bytes transferred (unsigned int bytes_xferred)

I opted to use a map. Such that: map <int , vector<pair> >. The
strict weak ordering of the map makes it unfit for the job since I'm
not interested in sorting the Keys (proc_id). Of course an
alternative I'm wrestiling with is the use of a struct.

You see, I'm communicating with five processors on a card. The master
processor - in this case - needs to maintain information about the
other processors + itself. Simply put the master maintains a list of
all id's (to include it's own). The current offset within each
processor memory (since the master is responsible for doling out data
to the other processors) and the number of bytes transferred to each
processor.

Dec 31 '05 #3
In article <11*********************@g43g2000cwa.googlegroups. com>,
"ma740988" <ma******@gmail.com> wrote:
Why no:
std::triple <int, int, int> - or some such thing?


The plain simple truth is that you're ahead of the standard. We're
trying to catch up, but standards are slow.

There is a first technical library report out that is experimenting with
something like:

#include <tuple>

int main()
{
std::tr1::tuple<int, int, int> tp;
}

It is only a TR (Technical Report), and not standard. Your vendor might
supply it as shown, or perhaps under:

#include <tr1/tuple>

or perhaps not at all.

You can read the paper at:

http://www.open-std.org/jtc1/sc22/wg...2005/n1836.pdf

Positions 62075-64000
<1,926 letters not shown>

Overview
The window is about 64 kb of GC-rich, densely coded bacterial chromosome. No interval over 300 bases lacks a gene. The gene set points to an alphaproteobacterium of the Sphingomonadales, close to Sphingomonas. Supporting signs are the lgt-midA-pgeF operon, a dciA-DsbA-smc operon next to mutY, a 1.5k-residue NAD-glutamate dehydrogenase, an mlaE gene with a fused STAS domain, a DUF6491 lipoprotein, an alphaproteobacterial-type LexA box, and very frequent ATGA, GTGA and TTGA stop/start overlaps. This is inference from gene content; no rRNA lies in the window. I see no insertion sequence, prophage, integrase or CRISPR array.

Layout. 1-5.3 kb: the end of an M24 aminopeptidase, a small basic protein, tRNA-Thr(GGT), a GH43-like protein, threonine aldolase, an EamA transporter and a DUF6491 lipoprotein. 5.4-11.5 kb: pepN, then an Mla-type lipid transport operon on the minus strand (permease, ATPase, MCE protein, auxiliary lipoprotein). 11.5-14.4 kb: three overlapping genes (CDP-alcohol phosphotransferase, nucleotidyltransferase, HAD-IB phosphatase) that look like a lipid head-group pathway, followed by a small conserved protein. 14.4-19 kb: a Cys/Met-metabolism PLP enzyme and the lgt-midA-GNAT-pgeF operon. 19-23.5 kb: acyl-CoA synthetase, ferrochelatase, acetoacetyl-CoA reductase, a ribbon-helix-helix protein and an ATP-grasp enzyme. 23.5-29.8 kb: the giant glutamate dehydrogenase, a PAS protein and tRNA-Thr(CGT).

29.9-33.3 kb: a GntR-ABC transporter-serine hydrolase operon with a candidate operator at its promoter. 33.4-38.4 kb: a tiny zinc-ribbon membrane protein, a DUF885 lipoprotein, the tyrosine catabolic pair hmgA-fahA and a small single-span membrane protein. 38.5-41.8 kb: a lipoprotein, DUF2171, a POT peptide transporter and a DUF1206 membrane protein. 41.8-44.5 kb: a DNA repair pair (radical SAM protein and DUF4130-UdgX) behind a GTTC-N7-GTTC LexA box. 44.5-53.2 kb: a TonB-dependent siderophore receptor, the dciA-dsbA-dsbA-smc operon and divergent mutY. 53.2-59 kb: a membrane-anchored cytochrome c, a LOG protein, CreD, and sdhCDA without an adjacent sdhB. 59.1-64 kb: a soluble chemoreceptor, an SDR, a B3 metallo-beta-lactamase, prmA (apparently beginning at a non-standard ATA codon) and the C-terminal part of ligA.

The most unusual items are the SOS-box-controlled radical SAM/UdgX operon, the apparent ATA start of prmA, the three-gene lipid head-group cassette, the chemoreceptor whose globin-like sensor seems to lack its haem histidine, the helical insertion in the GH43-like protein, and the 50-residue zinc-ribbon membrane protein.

(search for 6.1 tuple types)

It is my hope that std::tr1::tuple will be standardized in C++0X as
std::tuple.

In the mean-time you can work with:

http://www.boost.org/libs/tuple/doc/...ers_guide.html

-Howard
Jan 1 '06 #4
|| It is my hope that std::tr1::tuple will be standardized in C++0X
|| as std::tuple.

I see.

Last question - I think on this. Given

struct tp { int bytes_xferred; int offset; };
typedef std::pair<int, tp > int_tp_pair;
typedef std::vector< int_tp_pair > vec_int_tp_pair;

int main()
{
vec_int_tp_pair vp;
tp t;
t.offset = 50;
vp.push_back(std::make_pair(5, t));
t.offset = 100;
vp.push_back(std::make_pair(6, t));
vp.push_back(std::make_pair(7, t));
vp.push_back(std::make_pair(8, t));
}

Pair second is a struct. Does each push_back of type tp results in a
push back of the same 't' or a four separate copies of t?
Sample runs suggest 4 separate copies of t but I'm unsure if I have the
'wording' right.

Thanks for the guidance

Jan 1 '06 #5

ma740988 wrote in message

struct tp { int bytes_xferred; int offset; };
typedef std::pair<int, tp > int_tp_pair;
typedef std::vector< int_tp_pair > vec_int_tp_pair;


???
// ----------------------------------------------
#ifndef VECTTMP_H
#define VECTTMP_H
template <class T> class VecT{ // template basic 3D vector
public: // ------------------------------ public
VecT():x(0),y(0),z(0){}
VecT(T tx, T ty, T tz):x(tx),y(ty),z(tz){}
virtual ~VecT(){}
// ----------------------------------------
T x; T y; T z; // note: intentionally public
};
#endif //#ifndef VECTTMP_H
// ----------------------------------------------
std::vector<VecT<int> > IntVec(43);
for(size_t i(0); i < IntVec.size(); ++i){
IntVec.at( i ).x = i+1;
if( i < 7 ){ IntVec.at( i ).z = 50;}
else{ IntVec.at( i ).z = 100;}
} // for(i) // all .y == 0
// ----------------------------------------------
std::vector<VecT<double> > DbleVec(5, VecT<double>(1.5, 0.01, 7.7));
for(size_t i(0); i < DbleVec.size(); ++i){
cout <<"DbleVec.at(" << i << ") x="
<<DbleVec.at(i).x <<" y="<<DbleVec.at(i).y
<<" z="<<DbleVec.at(i).z <<std::endl;
}
//// DbleVec.at( /* [0-4] */ ) x=1.500000 y=0.010000 z=7.700000
// ----------------------------------------------

--
Bob R
POVrookie
Jan 1 '06 #6